A West Papuan human rights defender has called for more Pacific islands countries to speak up internationally about human rights abuses in her homeland.
Rosa Moiwend, who has been visiting New Zealand this week, said it was important that Pacific Islands Forum countries advanced this issue to reflect widespread, grassroots concern for West Papua in the region.
At the 2015 Pacific Forum summit, leaders agreed to push for a fact-finding mission to Papua. Indonesia is yet to allow such a mission to visit, but Ms Moiwend said forum members must follow this up.
"Because otherwise it's just lip service from the forum," she said.
"Members of the Pacific Islands Forum are also UN members, so we need more and more Pacific Island countries to speak about the human rights situation in West Papua."
According to Ms Moiwend, while several small Pacific countries have raised Papua at the UN, bigger countries such as Australia and New Zealand should support them.
Indonesian president Joko Widodo's infrastructure development drive in Papua is proving traumatic for remote indigenous communities, Ms Moiwend said.
Its centre-piece is the Trans-Papua Road project which is being built through some of Papua's most remote terrain.
The project is also at the heart of heightened conflict in Papua's Highlands since the West Papua Liberation Army massacred at least 16 road construction workers last December.
While conceding that opening up access to Papua through the project had its benefits, Ms Moiwend said it also brought outsiders and development that local Papuans were not prepared for.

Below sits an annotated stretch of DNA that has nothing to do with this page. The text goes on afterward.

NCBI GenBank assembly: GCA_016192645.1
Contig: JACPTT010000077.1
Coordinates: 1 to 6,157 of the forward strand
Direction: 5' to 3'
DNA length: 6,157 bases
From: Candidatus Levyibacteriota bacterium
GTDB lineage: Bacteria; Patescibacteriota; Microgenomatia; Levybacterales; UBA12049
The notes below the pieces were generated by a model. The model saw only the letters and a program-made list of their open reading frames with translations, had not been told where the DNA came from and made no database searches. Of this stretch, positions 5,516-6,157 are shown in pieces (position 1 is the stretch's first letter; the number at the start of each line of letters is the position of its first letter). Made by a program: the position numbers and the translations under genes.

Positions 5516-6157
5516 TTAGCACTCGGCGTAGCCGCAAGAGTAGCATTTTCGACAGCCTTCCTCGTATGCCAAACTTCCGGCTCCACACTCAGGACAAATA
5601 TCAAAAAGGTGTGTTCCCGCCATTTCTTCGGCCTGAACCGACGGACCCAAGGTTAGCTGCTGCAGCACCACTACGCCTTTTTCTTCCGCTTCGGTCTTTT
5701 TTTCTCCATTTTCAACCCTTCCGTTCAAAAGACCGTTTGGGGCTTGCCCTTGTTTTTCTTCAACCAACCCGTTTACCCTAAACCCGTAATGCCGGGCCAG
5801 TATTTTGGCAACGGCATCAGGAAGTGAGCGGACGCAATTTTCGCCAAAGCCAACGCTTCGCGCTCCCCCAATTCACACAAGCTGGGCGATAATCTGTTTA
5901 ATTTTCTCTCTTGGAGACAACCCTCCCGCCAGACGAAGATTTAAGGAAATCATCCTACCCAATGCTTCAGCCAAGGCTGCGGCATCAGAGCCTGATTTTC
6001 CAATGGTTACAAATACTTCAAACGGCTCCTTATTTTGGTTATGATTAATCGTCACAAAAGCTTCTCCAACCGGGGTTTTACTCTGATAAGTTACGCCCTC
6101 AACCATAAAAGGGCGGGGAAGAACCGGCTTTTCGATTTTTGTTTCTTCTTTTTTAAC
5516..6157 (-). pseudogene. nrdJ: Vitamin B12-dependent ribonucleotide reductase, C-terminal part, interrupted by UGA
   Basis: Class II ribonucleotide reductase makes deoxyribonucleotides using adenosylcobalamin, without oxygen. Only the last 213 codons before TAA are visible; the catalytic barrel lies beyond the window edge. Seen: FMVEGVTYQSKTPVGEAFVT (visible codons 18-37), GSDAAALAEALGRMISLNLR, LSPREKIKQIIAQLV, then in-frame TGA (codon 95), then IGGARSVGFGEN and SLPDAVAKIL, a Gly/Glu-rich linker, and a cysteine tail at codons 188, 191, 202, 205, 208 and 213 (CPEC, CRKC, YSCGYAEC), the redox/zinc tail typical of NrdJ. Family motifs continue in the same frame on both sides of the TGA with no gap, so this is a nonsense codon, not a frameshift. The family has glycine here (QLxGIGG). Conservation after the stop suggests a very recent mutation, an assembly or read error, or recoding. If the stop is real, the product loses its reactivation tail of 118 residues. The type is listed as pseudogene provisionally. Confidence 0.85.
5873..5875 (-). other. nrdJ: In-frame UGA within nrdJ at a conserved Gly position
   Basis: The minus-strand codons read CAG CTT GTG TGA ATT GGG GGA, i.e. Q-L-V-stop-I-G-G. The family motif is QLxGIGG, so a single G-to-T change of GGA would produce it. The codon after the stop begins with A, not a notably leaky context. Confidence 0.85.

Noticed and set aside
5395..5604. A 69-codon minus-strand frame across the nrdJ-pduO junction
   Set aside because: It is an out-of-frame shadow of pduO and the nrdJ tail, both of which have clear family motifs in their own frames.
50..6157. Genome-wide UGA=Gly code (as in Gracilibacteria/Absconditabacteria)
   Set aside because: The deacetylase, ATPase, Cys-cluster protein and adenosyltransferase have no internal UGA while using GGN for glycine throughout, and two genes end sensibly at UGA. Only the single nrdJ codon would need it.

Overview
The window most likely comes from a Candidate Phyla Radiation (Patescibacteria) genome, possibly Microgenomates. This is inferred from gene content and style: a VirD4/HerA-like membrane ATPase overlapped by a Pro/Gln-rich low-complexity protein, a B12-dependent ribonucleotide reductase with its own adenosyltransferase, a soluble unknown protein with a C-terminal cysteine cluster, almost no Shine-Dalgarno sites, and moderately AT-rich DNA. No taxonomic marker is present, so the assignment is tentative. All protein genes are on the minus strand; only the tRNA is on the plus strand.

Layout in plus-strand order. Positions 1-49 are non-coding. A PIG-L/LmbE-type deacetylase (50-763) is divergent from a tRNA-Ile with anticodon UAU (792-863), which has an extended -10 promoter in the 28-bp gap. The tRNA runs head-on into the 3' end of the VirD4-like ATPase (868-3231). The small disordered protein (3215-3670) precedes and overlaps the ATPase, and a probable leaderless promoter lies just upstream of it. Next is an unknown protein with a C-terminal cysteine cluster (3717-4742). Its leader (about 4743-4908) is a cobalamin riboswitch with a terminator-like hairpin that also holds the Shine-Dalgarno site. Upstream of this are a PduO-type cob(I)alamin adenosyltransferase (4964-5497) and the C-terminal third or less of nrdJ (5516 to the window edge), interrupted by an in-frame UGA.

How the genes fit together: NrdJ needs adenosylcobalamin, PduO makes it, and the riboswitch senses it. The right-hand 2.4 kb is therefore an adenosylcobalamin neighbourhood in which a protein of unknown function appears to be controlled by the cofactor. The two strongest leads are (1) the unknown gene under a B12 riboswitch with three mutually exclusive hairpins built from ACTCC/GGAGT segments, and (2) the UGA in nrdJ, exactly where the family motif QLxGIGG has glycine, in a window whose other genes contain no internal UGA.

"It will also open a space for more and more military and police posts along the road, because of the security reason that they will say. And it's actually threatened people's lives because for West Papuans people are traumatic with the presence of the military."
Ms Moiwend's family are customary landowners in Merauke in Papua's south where rapid oil palm and agri-business development is underway.
"Customary land is actually affected by these big projects – food project and oil palm plantation," Ms Moiwend explained, adding that indigenous communities had little say in the development
"I think government needs to discuss with the people. You can't just come and (start) plotting the land and then invite the investor to come and invest their money because people rely on our land.
"The land is the source of our food. So if they want to replace with something else, then how can they provide food for our people?"